ORIGINAL RESEARCH article
Sec. Motor Neuroscience
Rigid Ankle Foot Orthosis Deteriorates Mediolateral Balance Control and Vertical Braking during Gait Initiation
- 1CIAMS, Université Paris-Sud Université Paris-Saclay, Orsay, France; CIAMS, Université d’Orléans, Orléans, France
- 2Service de Chirurgie Orthopédique, C.H.U Kremlin Bicêtre, Kremlin Bicêtre, France
- 3CSAM Laboratory, Department of Public Health, University of Pavia, Pavia, Italy
Rigid ankle-foot orthoses (AFO) are commonly used for impeding foot drop during the swing phase of gait. They also reduce pain and improve gait kinematics in patients with weakness or loss of integrity of ankle-foot complex structures due to various pathological conditions. However, this comes at the price of constraining ankle joint mobility, which might affect propulsive force generation and balance control. The present study examined the effects of wearing an AFO on biomechanical variables and electromyographic activity of tibialis anterior (TA) and soleus muscles during gait initiation (GI). Nineteen healthy adults participated in the study. They initiated gait at a self-paced speed with no ankle constraint as well as wearing an AFO on the stance leg, or bilaterally. Constraining the stance leg ankle decreased TA activity ipsilaterally during the anticipatory postural adjustment (APA) of GI, and ipsilateral soleus activity during step execution. In the sagittal plane, the decrease in the stance leg TA activity reduced the backward displacement of the center of pressure (CoP) resulting in a reduction of the forward velocity of the center of mass (CoM) measured at foot contact (FC). In the frontal plane, wearing the AFO reduced the displacement of the CoP in the direction of the swing leg during the APA phase. The mediolateral velocity of the CoM increased during single-stance prompting a larger step width to recover balance. During step execution, the CoM vertical downward velocity is normally reduced in order to lessen the impact of the swing leg with the floor and facilitates the rise of the CoM that occurs during the subsequent double-support phase. The reduction in stance leg soleus activity caused by constraining the ankle weakened the vertical braking of the CoM during step execution. This caused the absolute instantaneous vertical velocity of the CoM at FC to be greater in the constrained conditions with respect to the control condition. From a rehabilitation perspective, passively- or actively-powered assistive AFOs could correct for the reduction in muscle activity and enhance balance control during GI of patients.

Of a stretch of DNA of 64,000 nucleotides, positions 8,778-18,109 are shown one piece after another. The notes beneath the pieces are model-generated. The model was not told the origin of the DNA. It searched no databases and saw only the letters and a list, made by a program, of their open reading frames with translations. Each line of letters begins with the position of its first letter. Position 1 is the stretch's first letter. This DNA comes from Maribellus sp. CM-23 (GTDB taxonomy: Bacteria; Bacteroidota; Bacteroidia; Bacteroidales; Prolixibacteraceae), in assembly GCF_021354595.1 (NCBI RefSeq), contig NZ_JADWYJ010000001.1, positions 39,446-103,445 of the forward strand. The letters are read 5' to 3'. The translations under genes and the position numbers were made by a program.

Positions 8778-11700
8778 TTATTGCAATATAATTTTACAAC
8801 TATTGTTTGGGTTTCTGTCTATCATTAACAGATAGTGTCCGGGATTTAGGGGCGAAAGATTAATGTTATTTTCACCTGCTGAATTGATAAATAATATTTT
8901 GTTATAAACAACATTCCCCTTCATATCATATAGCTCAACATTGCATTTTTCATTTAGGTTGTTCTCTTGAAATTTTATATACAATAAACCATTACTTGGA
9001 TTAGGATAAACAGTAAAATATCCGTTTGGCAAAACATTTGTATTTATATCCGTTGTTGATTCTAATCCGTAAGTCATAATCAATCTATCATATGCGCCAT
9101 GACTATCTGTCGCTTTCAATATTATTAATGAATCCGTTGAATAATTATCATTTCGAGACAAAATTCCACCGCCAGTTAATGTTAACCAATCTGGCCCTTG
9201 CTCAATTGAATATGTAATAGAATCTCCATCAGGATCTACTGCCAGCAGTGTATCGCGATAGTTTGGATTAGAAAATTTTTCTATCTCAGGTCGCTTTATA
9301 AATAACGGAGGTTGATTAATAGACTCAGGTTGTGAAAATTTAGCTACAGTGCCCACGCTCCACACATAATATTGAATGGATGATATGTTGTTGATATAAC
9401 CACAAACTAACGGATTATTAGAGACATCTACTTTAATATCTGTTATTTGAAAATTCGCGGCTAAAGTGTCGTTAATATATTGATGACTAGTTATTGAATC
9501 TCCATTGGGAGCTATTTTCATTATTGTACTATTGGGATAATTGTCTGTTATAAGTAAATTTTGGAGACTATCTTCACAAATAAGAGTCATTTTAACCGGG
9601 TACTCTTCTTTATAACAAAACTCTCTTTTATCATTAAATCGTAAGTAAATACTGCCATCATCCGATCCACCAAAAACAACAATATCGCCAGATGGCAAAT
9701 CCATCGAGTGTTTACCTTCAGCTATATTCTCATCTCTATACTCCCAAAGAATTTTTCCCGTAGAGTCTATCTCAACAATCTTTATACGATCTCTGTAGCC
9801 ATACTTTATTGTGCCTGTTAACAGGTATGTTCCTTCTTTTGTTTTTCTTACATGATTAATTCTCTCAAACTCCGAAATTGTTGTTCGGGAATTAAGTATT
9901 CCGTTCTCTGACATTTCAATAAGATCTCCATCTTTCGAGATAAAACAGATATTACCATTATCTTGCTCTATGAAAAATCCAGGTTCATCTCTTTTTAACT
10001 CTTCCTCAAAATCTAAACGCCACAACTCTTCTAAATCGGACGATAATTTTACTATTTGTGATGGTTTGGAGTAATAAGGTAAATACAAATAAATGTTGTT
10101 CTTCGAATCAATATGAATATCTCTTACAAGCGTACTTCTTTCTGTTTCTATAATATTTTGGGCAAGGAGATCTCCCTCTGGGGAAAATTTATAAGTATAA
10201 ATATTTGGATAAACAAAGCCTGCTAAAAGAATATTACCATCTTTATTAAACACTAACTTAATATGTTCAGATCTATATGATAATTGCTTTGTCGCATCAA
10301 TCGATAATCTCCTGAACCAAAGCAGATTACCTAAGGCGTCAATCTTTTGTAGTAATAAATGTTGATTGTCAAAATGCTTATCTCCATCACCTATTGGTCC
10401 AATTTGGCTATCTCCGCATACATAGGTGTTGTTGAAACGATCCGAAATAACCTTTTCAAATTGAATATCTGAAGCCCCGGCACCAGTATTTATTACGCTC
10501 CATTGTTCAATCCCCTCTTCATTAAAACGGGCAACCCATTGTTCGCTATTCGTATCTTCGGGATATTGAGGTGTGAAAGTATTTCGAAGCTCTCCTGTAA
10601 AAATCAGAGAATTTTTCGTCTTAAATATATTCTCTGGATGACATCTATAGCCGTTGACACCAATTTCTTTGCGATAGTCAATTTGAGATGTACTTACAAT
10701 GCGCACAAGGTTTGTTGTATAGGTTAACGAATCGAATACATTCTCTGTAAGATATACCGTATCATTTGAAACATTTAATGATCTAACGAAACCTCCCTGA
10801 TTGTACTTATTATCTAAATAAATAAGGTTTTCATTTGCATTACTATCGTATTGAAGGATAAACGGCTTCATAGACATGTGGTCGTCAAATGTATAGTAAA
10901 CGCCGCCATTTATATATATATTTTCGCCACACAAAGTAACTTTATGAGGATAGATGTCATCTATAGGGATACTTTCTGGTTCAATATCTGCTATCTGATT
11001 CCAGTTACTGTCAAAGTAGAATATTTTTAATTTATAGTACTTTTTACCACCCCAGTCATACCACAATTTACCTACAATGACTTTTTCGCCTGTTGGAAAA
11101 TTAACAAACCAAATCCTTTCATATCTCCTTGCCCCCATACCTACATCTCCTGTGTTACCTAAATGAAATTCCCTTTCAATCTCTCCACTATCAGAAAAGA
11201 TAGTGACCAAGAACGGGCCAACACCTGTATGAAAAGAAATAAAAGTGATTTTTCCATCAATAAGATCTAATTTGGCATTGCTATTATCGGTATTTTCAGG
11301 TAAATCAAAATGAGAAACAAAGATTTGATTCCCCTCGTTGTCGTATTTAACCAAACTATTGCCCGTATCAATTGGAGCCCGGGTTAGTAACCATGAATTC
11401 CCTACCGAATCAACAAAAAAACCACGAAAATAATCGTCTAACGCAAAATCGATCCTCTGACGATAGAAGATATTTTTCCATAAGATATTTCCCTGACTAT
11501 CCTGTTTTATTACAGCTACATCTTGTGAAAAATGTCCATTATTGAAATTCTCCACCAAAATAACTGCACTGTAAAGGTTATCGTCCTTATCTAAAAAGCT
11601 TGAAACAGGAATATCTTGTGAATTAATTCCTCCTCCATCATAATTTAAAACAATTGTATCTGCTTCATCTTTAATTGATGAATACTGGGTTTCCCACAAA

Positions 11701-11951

Ankle joint plays a critical role during locomotion and is frequently prone to injury (Fuchs et al., 2003). The “traditional” ankle-foot orthoses (AFO) are rigid and designed to immobilize the ankle joint at a right angle. Such an approach is effective for preventing foot drop during swing phase ensuring toe clearance and proper contact with the heel (Yamamoto et al., 1997; Shorter et al., 2013; Alam et al., 2014). Immobilization of the ankle joint, henceforth referred to as ankle rigidity, has also been documented to reduce pain (Leung and Moseley, 2003; Thoumie et al., 2004; Richie, 2007), stimulate proprioception (Feuerbach et al., 1994; Nigg, 2001; Richie, 2007) and enhance gait for a wide range of patients suffering from severe locomotive disorders (Danielsson and Sunnerhagen, 2004; Lucareli et al., 2007; Wang et al., 2007; Brehm et al., 2008; Abe et al., 2009; Fatone et al., 2009). The current modern design of AFOs include articulated devices capable of assisting plantarflexion during stance. Whereas some studies confirmed the benefits of assistive AFOs (Guillebastre et al., 2009; Bregman et al., 2011; Eddison and Chockalingam, 2013; Petrucci et al., 2013; Kerkum et al., 2014; Kim et al., 2015), other studies have asserted a minimal effect of traditional AFOs on global gait kinematics in hemiplegic patients (Yamamoto et al., 1997; Mulroy et al., 2010). Therefore, taken into consideration the economic cost and the bulkiness of some articulated AFOs, the standard rigid model is still commonly used in rehabilitation practices.